Klippel-trenaunay Syndrome (KTS)

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Klippel-Trenaunay syndrome (KTS) is a congenital circulatory disorder characterized by hemiangiomas (abnormal benign growths on the skin consisting of masses of blood vessels), arteriovenous abscesses, and varicose veins, usually on the limbs. The affected limbs may be enlarged and warmer than normal. Fused toes or fingers, or extra toes or fingers, may be present. Bleeding may occur, often as a result of a rectal or vaginal tumor. The cause of the disorder is unknown. A similar port-wine stain disorder in which individuals have vascular anomalies and limb enlargement is Sturge-Weber syndrome. These patients may experience seizures and mental deficiency.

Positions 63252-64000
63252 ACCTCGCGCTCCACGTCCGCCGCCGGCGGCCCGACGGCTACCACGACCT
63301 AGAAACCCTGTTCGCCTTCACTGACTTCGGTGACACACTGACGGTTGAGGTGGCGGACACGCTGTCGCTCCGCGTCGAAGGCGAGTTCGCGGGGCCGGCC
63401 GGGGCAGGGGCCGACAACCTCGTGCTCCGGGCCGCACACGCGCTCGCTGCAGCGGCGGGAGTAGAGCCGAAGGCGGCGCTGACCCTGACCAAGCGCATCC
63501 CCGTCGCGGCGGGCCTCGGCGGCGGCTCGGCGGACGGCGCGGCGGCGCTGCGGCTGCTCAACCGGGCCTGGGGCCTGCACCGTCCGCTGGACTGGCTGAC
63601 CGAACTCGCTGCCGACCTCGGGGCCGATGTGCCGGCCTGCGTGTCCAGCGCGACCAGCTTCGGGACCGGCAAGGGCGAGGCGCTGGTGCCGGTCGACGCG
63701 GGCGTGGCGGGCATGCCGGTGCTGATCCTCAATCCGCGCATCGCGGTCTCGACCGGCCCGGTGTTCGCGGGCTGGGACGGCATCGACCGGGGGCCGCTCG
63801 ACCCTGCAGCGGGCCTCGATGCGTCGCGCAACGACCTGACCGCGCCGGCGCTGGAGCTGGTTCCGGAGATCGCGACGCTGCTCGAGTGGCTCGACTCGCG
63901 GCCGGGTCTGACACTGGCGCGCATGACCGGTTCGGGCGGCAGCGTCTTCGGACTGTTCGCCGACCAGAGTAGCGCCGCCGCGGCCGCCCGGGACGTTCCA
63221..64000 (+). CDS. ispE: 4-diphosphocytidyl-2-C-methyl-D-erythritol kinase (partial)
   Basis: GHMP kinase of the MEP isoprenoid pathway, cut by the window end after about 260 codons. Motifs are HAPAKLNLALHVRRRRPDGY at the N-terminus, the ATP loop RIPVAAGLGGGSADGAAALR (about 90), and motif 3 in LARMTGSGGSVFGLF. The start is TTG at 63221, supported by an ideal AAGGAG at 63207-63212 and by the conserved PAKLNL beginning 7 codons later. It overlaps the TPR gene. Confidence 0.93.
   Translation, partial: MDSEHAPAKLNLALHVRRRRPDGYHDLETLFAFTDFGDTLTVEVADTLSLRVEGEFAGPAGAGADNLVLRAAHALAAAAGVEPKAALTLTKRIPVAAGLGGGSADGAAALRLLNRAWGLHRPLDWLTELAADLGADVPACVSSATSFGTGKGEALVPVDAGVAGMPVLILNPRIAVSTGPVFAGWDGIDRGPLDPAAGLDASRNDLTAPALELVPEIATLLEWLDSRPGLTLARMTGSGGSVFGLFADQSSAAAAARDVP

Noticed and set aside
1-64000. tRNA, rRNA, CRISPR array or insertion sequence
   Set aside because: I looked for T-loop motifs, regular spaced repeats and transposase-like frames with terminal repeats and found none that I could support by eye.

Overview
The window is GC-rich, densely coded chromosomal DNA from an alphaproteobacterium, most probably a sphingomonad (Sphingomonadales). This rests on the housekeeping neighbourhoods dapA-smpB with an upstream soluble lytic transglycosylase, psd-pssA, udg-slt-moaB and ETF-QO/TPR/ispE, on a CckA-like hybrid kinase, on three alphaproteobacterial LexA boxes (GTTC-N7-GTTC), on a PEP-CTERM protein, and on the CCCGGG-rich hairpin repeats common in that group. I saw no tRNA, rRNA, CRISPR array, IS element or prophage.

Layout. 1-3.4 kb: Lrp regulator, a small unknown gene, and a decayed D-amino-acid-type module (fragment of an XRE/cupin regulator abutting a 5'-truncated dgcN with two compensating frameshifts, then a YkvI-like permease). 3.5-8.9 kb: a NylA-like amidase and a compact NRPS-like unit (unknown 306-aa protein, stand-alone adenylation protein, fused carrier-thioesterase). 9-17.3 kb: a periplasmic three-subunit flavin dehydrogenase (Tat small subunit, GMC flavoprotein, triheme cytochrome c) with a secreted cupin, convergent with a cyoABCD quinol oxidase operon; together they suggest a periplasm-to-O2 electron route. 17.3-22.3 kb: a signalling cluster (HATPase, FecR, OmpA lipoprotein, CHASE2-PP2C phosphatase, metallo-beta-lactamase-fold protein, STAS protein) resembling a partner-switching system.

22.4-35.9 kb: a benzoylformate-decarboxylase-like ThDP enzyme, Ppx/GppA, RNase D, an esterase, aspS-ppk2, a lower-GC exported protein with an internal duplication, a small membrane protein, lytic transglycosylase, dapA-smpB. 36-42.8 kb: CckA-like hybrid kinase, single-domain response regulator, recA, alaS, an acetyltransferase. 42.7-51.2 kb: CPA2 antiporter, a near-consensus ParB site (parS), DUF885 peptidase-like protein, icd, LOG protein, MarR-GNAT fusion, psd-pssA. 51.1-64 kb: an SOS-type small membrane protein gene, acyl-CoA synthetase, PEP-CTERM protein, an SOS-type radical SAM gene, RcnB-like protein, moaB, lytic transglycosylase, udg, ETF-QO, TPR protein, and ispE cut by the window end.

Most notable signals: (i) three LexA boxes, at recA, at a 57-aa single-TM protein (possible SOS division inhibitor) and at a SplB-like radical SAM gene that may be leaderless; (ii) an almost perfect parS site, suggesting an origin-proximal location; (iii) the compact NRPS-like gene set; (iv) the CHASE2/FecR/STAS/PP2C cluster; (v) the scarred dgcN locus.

There is no cure for KTS. Treatment is symptomatic. Laser surgery can diminish or erase some skin lesions. Surgery may correct discrepancies in limb size, but orthopedic devices may be more appropriate.

KTS is a progressive disorder, and complications may be life-threatening.

Prepared by the National Institutes of Health